The counting of votes is known as the scrutiny. The scrutiny commences on election night in each polling place after 6pm when the polling place has closed. Both ordinary ballot papers and pre-poll ballot papers completed by voters within their division are counted on election night. The scrutiny is usually observed by scrutineers nominated by the candidates.
When a House of Representatives election and a Senate election are held on the same day, the House of Representatives ballot papers are counted first. If a referendum is also held on the same day, the referendum ballot papers are counted after those of the election.
Polling officials are required to complete four main tasks after the polling places have closed. They are required to:
The first preference results for House of Representatives ballot papers are tabulated and phoned through to the Divisional Returning Officer, along with the number of informal votes. The Divisional Returning Officer enters the results for each polling place into the AEC's national computerised election management system. These results are electronically fed to the Virtual Tally Room on the AEC website, directly to some media and transmitted to the National Tally Room in Canberra where they are placed on the National Tally Board.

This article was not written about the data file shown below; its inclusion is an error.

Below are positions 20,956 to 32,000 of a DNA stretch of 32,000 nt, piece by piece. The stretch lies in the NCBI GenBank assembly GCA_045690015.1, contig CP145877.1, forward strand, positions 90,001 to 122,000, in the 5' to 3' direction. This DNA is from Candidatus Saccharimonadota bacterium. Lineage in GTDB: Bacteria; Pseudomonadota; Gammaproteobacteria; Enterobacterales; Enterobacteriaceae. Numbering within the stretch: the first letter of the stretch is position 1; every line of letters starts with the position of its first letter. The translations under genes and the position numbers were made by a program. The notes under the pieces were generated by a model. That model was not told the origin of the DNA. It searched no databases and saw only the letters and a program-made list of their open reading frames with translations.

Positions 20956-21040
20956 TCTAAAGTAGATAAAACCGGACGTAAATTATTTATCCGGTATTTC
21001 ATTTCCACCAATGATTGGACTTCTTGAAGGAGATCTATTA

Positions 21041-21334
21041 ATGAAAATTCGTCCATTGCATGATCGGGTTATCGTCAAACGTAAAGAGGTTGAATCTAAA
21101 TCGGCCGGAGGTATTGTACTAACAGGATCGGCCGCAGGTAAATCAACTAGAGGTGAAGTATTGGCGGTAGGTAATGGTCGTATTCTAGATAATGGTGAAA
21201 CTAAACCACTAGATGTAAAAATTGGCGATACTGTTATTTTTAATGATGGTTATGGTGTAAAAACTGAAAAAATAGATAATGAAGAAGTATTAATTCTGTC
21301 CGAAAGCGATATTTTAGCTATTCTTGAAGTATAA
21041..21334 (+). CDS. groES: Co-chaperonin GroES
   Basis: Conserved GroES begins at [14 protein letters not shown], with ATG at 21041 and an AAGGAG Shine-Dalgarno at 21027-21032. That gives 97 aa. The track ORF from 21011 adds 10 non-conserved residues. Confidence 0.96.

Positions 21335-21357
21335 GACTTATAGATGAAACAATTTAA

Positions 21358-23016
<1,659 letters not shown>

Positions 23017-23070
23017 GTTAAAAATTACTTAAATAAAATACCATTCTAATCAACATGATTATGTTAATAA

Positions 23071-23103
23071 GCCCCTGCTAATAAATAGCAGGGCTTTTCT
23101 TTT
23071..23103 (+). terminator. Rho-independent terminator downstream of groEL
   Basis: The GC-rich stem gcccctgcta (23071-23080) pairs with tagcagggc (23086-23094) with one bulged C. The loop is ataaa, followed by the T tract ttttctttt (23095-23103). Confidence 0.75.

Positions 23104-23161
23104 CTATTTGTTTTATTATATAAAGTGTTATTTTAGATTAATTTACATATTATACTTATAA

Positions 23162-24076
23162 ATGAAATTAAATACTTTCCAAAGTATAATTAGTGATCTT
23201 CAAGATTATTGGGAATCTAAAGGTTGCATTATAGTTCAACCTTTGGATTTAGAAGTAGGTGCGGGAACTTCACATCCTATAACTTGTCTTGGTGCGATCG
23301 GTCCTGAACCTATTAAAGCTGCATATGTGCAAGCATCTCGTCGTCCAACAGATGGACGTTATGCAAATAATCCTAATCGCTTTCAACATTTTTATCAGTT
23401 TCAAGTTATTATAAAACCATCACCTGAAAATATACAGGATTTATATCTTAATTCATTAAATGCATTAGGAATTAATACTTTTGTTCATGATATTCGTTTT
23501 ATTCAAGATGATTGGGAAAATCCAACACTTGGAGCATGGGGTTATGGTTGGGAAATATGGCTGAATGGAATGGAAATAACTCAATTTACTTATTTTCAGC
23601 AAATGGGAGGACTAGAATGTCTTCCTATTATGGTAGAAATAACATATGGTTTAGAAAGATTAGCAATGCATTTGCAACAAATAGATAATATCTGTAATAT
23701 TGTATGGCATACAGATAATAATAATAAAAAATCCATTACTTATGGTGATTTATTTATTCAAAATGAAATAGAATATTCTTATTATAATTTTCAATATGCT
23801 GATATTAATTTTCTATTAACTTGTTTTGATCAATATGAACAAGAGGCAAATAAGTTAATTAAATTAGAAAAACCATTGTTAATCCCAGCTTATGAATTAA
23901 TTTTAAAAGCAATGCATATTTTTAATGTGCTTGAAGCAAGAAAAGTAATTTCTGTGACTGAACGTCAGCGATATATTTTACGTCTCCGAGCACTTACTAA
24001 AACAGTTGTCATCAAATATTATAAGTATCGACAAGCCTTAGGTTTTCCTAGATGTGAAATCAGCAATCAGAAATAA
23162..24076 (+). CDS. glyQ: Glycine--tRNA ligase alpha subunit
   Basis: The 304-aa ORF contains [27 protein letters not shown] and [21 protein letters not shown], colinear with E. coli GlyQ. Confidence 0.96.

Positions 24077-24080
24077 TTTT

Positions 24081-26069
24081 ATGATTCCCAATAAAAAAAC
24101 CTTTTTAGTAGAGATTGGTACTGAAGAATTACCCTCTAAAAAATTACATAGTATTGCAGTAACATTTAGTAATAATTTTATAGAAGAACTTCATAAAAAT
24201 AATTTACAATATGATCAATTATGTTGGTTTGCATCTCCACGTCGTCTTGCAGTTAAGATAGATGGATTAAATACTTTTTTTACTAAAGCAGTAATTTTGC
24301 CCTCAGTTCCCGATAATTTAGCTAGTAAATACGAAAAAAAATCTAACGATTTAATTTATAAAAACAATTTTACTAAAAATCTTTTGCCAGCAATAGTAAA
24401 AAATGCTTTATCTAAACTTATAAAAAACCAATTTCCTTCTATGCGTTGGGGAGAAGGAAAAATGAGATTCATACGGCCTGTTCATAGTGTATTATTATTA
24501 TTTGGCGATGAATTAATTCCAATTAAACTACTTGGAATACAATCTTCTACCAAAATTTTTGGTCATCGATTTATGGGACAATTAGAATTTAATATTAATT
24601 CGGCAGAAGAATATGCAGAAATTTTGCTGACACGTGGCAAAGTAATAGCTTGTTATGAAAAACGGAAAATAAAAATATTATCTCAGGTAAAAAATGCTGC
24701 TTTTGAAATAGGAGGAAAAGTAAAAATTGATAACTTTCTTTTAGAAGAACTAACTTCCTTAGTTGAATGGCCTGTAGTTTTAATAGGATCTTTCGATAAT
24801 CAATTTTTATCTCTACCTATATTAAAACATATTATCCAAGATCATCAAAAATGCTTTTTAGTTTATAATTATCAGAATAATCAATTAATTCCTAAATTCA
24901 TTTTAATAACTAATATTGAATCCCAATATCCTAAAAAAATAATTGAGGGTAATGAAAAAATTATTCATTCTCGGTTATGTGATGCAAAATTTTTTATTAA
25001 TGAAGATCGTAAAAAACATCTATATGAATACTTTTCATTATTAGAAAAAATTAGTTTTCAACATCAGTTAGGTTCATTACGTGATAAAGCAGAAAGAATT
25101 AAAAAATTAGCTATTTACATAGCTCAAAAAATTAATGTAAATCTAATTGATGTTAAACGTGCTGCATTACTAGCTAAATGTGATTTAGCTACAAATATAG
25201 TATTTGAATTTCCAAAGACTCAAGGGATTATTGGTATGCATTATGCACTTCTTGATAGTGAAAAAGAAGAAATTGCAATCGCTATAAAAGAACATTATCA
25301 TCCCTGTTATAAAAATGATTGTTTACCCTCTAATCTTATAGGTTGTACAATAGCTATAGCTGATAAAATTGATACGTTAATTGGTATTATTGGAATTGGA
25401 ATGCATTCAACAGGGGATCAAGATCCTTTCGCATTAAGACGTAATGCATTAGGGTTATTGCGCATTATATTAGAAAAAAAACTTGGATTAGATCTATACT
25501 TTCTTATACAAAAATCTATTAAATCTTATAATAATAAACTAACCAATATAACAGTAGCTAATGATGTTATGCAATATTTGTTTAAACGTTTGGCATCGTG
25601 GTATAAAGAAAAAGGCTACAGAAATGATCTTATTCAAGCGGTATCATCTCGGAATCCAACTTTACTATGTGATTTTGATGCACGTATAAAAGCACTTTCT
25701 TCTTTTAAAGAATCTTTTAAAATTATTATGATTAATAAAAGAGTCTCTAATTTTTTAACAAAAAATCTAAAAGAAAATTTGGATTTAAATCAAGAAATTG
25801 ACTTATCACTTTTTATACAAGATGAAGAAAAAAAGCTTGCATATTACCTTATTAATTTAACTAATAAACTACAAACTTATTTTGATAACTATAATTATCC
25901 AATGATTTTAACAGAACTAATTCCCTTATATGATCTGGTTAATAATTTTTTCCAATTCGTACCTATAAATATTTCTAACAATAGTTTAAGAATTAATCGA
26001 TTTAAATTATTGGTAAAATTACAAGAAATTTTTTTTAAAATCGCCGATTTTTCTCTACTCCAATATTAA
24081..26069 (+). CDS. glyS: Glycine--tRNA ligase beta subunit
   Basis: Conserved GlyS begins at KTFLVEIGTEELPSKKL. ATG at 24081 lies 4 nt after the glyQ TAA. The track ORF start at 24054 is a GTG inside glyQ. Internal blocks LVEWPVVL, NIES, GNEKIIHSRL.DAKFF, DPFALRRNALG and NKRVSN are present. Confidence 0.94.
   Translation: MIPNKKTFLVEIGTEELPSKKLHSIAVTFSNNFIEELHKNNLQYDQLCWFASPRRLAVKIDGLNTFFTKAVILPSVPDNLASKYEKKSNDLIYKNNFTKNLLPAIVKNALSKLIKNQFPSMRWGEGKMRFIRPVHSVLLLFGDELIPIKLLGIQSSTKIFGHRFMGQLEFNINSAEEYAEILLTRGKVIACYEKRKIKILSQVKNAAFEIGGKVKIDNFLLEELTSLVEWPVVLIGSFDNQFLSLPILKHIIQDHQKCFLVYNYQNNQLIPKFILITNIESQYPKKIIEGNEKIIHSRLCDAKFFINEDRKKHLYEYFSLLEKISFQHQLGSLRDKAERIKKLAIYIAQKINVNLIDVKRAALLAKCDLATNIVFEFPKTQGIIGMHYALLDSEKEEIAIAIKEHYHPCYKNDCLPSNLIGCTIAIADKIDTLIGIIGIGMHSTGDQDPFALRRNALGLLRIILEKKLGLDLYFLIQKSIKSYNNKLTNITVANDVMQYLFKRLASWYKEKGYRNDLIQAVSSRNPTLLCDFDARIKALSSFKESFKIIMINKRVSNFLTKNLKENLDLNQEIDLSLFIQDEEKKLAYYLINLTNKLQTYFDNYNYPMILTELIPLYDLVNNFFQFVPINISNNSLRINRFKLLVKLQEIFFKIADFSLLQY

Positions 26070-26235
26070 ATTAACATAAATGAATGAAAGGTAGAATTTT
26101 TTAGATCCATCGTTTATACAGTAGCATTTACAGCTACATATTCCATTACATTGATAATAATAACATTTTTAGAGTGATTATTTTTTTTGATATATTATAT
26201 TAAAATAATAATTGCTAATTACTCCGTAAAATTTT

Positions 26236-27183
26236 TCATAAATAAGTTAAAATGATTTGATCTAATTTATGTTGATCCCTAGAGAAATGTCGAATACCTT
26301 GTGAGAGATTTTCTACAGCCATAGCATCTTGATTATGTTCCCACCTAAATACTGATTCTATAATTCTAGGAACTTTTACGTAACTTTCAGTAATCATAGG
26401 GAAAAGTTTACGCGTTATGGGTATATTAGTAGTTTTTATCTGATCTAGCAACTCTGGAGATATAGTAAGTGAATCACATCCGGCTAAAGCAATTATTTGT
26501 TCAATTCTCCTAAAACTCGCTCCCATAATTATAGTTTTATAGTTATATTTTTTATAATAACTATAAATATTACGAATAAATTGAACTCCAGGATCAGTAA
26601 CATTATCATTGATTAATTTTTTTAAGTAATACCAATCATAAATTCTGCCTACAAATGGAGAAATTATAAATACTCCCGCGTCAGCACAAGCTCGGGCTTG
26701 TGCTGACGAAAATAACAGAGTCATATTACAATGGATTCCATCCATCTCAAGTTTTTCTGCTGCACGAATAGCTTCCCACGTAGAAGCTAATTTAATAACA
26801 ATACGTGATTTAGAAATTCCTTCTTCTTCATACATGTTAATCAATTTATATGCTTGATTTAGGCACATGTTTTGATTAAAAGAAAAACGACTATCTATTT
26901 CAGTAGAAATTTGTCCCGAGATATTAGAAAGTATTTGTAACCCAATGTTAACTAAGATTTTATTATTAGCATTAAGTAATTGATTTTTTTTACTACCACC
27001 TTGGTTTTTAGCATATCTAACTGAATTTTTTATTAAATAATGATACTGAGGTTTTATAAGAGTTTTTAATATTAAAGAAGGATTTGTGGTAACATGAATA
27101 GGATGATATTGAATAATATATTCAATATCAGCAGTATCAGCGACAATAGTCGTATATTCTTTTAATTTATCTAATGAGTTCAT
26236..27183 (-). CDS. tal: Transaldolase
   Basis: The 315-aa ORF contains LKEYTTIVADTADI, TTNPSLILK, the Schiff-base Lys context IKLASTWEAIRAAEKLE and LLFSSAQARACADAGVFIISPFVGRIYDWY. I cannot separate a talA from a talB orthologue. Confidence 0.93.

Polling officials then conduct an indicative distribution of preferences (a two-candidate-preferred count for the House of Representatives) between the two previously identified leading candidates to give an indication of the likely outcome of the poll in that division.
The first preference votes on the Senate ballot papers – above and below-the-line – are then counted, phoned through to the Divisional Returning Officer and entered into the election management system.
Declaration envelopes containing absent votes, pre-poll declaration votes (i.e. those pre-poll votes cast outside an elector's division), postal votes and provisional votes are not included in the count until after polling day.
The National Tally Room is organised by the AEC to provide a central point for the display of election results on election night. The National Tally Room is one of Australia's largest media gatherings with representation from the radio, print and television media.
The election figures for the House of Representatives are displayed on a manual tally board which dominates the front of the tally room. The tally board provides a backdrop for television coverage of the election and may be viewed by the public.